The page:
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Japanese Find a Forum to Vent Most-Secret Feelings
By NORIMITSU ONISHI
Published: May 9, 2004
OKYO, May 8 - In a society in which subtlety is prized above all, face-to-face confrontation is avoided, insults can be leveled with verbal nuances and hidden meanings are found everywhere, there is one place where the Japanese go to bare their souls and engage in verbal combat: Channel 2.
It is Japan's largest Internet bulletin board - the place where disgruntled employees leak information about their companies, journalists include tidbits they cannot get into the mainstream news media and the average salaryman attacks with ferocity and language unacceptable in daily life. It is also the place where gays come out in a society in which they mostly remain in the closet, where users freely broach taboo subjects, or where people go to the heart of the matter and ask, "What's for dinner?"
About 5.4 million people come to Channel 2 each month (http://www.2ch.net), many of them several times a day. Founded in 1999, "ni-channeru," as it is called here, has become part of Japan's everyday culture as no other Web site has.
News organizations follow it closely to gauge the public mood; big companies meticulously monitor how their products or companies are portrayed on it; and the police react immediately to threats posted on the site - as they did recently when someone wrote about wanting to blow up the Chinese Embassy, prompting a sudden increase in security around the building.
Americans are more direct about expressing themselves in person, and they can turn to radio talk shows or other media for straight talk. But the choices have always been limited in Japan, so Channel 2 has created an entirely new type of forum. It plays a role that no single Web site does in the United States.
As with any bulletin board, anonymous users start threads on myriad subjects and post comments. Unlike the real Japanese world, where language is calibrated according to one's social position, the wording on Channel 2 is often stripped of social indicators or purposefully manipulated to confuse readers. Language is also raw. "Die!" is a favorite insult - and the comments are blunt, often cruel and hurled with studied cynicism.
Although about 20 Web sites attract more users than Channel 2, based on March ratings from NetRatings Japan, most of the others are portal or retail sites; and while Yahoo Japan also runs a bulletin board, it is not considered as influential as Channel 2.
Unlike the other big corporate sites, Channel 2 is run by a single person and its contents are shaped entirely by the individual users who post comments. Its only source of income is advertising from obscure companies and services.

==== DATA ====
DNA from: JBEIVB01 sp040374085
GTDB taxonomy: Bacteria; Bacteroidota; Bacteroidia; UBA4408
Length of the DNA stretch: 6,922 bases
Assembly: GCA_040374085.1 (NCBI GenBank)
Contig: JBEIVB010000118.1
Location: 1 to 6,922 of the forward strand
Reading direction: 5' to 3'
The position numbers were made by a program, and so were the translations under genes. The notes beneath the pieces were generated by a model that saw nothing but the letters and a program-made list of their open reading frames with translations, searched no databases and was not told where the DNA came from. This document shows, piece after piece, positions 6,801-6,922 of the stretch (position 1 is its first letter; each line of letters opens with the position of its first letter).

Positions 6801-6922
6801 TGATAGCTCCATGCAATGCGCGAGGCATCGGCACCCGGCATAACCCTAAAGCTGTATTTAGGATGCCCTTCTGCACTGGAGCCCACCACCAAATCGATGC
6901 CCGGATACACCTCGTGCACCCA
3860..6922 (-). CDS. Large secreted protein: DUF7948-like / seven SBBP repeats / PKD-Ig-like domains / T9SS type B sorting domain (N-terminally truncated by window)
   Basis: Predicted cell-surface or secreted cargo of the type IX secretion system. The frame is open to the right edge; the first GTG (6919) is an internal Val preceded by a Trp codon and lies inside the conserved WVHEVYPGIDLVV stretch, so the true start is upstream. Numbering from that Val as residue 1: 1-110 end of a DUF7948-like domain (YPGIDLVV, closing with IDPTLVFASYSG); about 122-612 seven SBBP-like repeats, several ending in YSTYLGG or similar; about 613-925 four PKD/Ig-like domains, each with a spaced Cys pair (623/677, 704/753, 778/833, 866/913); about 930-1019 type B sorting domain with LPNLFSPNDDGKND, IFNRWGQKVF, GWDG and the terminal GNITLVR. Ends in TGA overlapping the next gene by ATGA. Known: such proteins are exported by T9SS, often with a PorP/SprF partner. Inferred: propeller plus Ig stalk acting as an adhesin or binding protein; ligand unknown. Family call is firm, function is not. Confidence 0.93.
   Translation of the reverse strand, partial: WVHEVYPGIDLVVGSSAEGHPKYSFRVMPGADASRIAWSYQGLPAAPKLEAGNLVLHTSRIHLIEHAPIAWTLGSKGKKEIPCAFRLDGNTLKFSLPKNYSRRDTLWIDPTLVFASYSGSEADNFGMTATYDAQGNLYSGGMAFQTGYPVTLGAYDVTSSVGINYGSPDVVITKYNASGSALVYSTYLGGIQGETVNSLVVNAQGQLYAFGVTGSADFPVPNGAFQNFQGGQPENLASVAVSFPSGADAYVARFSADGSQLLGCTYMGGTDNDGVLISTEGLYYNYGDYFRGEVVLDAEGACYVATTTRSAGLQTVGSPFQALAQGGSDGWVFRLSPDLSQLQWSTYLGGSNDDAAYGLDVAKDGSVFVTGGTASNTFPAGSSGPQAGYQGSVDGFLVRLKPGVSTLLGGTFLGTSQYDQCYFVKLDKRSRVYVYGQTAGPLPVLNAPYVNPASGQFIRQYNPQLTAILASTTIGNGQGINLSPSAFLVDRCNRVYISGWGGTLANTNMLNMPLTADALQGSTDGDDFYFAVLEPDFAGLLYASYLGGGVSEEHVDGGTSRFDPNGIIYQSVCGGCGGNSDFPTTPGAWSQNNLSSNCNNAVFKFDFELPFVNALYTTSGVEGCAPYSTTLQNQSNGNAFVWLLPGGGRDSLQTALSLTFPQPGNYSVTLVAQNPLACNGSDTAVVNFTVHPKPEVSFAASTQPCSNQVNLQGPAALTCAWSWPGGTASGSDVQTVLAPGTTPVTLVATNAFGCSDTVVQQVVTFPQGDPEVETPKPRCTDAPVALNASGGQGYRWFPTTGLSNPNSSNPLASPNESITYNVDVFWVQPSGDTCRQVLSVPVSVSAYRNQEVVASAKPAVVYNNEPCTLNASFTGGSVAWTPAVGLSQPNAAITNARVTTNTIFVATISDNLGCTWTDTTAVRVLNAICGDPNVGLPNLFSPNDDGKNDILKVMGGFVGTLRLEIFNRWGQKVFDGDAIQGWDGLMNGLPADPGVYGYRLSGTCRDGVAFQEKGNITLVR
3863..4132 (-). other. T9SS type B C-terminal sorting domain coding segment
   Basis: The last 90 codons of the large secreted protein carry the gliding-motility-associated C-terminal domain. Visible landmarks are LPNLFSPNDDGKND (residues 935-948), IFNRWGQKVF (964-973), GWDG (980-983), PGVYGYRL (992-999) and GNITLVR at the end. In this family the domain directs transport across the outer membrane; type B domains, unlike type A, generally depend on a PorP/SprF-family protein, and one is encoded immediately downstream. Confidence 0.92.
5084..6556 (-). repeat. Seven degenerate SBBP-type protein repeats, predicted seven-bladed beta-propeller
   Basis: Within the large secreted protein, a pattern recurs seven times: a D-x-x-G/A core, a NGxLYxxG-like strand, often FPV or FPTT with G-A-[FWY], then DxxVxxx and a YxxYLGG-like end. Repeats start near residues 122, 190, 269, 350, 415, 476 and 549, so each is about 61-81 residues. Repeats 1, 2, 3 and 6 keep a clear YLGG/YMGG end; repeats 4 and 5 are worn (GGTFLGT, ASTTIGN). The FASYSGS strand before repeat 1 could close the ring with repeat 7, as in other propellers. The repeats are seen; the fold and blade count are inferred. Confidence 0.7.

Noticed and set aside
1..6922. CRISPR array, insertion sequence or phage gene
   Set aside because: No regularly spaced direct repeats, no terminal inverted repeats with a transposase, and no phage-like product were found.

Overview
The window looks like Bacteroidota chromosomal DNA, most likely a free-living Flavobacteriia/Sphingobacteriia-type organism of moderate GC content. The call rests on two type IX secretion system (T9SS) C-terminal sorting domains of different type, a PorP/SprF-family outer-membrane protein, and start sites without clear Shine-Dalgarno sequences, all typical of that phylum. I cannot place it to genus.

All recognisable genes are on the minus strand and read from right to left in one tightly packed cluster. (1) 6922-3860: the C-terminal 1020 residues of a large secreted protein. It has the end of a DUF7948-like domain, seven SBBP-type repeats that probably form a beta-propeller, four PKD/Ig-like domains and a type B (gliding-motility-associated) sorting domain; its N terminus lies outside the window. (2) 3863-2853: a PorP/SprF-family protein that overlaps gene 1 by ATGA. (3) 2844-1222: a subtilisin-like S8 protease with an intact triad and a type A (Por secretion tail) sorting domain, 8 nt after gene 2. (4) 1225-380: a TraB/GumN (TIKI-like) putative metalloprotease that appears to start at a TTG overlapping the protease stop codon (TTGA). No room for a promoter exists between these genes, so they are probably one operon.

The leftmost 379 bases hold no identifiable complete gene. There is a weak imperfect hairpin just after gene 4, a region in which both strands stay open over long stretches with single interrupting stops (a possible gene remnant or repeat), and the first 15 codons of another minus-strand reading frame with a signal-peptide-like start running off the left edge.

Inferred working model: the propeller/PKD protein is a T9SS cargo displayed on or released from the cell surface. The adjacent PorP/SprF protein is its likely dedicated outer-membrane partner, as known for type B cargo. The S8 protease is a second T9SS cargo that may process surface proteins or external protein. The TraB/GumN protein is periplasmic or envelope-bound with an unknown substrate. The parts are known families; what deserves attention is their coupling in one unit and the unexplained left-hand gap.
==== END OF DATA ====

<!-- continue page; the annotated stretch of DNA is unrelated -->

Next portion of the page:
"Channel 2 has become a brand name in this society and has an influence that cannot be measured by numbers," said Akiko Sugiyama, manager of the data mining division of Gala, which is hired by big companies to track how they are portrayed on the Internet in general and especially on Channel 2.
The manager and founder of Channel 2 is Hiroyuki Nishimura, 27, who started a business designing Web pages for customers while studying psychology in college. In 1998, he studied for a year at the University of Central Arkansas and, influenced by America's Internet culture, created Channel 2.
In an interview, Mr. Nishimura played down Channel 2's significance, saying he created it because he had "some free time." Still, he explained that he wanted to create a Web page for which others would provide the content - in effect creating a community or an open space.
Two incidents shortly after Channel 2 started up signaled the birth of a new player in Japanese society. A customer who was verbally abused by a Toshiba service representative recorded the conversation and uploaded it onto Channel 2. Then, a 17-year-old youth, an hour after posting his intentions on Channel 2, hijacked a bus in Fukuoka, stabbing one passenger to death.
Channel 2's popularity has continued to rise significantly, to 5.4 million users in the latest figures from the 220,000 users that NetRatings recorded in June 2000, when it began keeping track.
In the United States and Europe, a community spirit was behind the growth of the Internet and remains a force. But in Japan, which was late to the Net, it has been almost exclusively business driven.
"In that regard, he is unique in the Internet culture and played a big role," said Soichiro Nishimura, vice president of NetRatings Japan, referring to Channel 2's founder, to whom he is not related.